Hau needs more action
I agree wholeheartedly with Taipei Mayor Hau Lung-bin (郝龍斌) (“Taipei mayor says he does not plan to visit Chen in prison,” Aug. 24, page 1), who said that granting former president Chen Shui-bian (陳水扁) medical parole would “heal the wounds caused by social and political division” — a point I had also raised in an earlier letter (Letter, Aug. 3, page 8).
Hau’s call — made amid a hostile political climate because of the pan-blue and pan-green division, both at the elite and grassroots levels — reflects the magnanimity and conduct we would expect of a politician who puts the welfare of the nation above his or his party’s interests.
Hau has taken the first bold step to express his view on the issue and I urge him to further demonstrate his impartiality as a politician through concrete actions, including a visit to Chen in prison, as this will enable him to better gauge the former president’s health.
At the end of the day, Hau must demonstrate, through actions, his independence from his party on issues that are non-political in nature, as is the case of granting medical parole for Chen on humanitarian grounds.
Taiwan is facing many challenges and a humane arrangement with regards to Chen’s deteriorating health will pave the way for the ruling and opposition parties to work together to tackle the thorny issues, including economic growth, ahead.
In conclusion, I humbly reiterate my plea to President Ma Ying-jeou (馬英九) to release Chen on medical parole. This is the first and necessary step Ma must take if he sincerely wishes to reunite the divided nation. Ma’s refusal to do so will only strengthen international perception that Chen is being persecuted for advocating Taiwanese independence during his eight-year term.
And so the fig-leaf environmentalism of Taiwan’s government continues.
This time, the transformation into a “low” carbon economy will apparently be achieved through encouraging four cities in Taiwan to reduce their carbon emissions through various energy saving measures (“EPA clarifies low-carbon cities plan,” Aug. 25, page 4). While every little bit helps, it helps only a little.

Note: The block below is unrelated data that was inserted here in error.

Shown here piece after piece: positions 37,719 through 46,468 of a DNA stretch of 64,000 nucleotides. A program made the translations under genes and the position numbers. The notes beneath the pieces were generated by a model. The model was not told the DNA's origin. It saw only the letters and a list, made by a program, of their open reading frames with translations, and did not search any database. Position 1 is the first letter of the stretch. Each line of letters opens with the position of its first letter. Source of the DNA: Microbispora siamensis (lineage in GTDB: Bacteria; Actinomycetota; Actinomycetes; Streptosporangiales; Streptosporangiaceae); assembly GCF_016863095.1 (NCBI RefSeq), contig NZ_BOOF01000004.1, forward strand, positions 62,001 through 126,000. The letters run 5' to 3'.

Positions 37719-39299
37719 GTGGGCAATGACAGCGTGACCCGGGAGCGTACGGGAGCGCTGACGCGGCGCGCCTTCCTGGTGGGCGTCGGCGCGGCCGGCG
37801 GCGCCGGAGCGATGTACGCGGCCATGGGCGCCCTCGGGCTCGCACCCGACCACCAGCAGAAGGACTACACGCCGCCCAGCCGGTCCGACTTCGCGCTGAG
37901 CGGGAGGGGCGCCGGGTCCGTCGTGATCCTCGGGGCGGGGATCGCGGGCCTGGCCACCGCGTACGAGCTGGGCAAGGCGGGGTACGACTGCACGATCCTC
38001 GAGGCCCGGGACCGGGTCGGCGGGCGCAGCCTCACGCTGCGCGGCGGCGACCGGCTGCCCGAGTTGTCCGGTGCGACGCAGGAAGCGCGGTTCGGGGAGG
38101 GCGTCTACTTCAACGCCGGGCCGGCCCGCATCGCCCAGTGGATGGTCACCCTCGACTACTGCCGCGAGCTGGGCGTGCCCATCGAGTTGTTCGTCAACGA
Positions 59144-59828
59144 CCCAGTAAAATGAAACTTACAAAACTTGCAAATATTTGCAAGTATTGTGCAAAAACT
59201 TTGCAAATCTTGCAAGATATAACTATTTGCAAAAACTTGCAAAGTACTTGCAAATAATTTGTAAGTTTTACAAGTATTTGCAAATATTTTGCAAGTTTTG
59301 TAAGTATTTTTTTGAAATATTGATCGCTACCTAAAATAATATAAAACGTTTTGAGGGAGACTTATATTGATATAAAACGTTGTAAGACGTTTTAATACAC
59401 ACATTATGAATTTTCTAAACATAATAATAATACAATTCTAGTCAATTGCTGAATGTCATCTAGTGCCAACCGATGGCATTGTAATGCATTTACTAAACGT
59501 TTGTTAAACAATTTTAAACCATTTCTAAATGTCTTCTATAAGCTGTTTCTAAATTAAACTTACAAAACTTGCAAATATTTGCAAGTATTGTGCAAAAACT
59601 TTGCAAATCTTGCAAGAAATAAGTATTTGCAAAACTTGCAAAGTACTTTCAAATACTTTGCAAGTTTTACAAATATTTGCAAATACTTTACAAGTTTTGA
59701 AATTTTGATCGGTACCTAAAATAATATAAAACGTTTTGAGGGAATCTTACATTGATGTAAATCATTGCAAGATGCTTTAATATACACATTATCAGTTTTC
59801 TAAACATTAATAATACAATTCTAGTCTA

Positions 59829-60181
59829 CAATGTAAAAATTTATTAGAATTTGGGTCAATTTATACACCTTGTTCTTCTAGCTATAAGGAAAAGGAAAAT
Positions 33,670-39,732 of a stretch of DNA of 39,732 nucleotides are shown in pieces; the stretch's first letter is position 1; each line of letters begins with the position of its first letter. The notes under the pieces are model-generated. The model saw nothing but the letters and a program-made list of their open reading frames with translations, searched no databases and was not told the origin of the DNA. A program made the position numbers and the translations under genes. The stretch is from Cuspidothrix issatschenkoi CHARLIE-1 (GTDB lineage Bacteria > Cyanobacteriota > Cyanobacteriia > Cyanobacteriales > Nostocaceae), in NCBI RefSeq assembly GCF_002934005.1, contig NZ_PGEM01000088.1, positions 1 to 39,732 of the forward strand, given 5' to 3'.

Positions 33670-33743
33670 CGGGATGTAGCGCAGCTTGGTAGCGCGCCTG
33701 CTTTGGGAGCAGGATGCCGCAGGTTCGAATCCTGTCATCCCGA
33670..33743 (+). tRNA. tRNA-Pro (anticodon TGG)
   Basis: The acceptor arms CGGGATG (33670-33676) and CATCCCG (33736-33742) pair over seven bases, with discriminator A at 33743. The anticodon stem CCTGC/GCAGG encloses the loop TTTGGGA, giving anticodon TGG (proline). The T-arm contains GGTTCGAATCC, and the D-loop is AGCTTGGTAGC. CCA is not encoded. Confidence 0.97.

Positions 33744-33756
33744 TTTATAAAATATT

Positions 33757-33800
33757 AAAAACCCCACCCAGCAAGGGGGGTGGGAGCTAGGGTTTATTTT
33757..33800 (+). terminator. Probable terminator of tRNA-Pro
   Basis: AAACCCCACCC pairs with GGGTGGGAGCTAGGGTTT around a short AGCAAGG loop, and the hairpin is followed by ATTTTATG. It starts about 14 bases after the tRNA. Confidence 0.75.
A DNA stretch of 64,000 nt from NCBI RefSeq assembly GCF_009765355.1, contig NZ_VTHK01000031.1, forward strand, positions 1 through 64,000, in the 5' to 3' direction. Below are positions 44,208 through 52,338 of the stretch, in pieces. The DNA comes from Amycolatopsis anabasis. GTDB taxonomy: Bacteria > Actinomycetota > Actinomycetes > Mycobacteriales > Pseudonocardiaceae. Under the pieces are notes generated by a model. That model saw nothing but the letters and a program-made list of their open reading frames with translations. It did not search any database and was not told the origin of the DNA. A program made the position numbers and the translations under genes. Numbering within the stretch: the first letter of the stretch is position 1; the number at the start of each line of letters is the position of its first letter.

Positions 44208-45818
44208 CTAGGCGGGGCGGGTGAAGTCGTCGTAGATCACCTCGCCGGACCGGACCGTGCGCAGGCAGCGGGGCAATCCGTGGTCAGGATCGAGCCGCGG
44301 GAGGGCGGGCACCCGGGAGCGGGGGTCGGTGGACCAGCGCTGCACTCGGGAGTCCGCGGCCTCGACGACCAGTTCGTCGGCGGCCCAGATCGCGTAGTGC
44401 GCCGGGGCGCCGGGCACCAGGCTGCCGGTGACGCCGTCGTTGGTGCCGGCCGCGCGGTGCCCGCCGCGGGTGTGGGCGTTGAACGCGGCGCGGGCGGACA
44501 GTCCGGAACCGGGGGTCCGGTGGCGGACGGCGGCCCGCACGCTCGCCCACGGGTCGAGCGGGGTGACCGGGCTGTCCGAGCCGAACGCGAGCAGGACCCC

Overall, these efforts are much too late, woefully inadequate and painfully unambitious.
Notice, foremost, that they are not tied to any goals of actually reducing greenhouse emissions, as suggested by my earlier letter (“Letters,” June 11, page 8). While the proposed efforts will reduce carbon emissions for those sectors where the money is spent (eg, energy-saving lights), carbon emissions may well go up everywhere else. After all, it is national policy to grow the economy (“Ma speech focuses on economic growth,” May 21, page 1), in itself a dubious goal, benefitting mostly the rich (“Sharing the benefits of economic development,” Sept. 10, 2010, page 8).
Because economic growth is still tied to energy usage, emissions will go up. So why does the government not announce that with every 1 percentage point growth of the economy, total energy consumption must decrease by 1 percentage point? By making this a national requirement, the true decoupling of economic growth and greenhouse emissions would take place (see Cents and Sustainability: Securing Our Common Future by Decoupling Economic Growth from Environmental Pressure).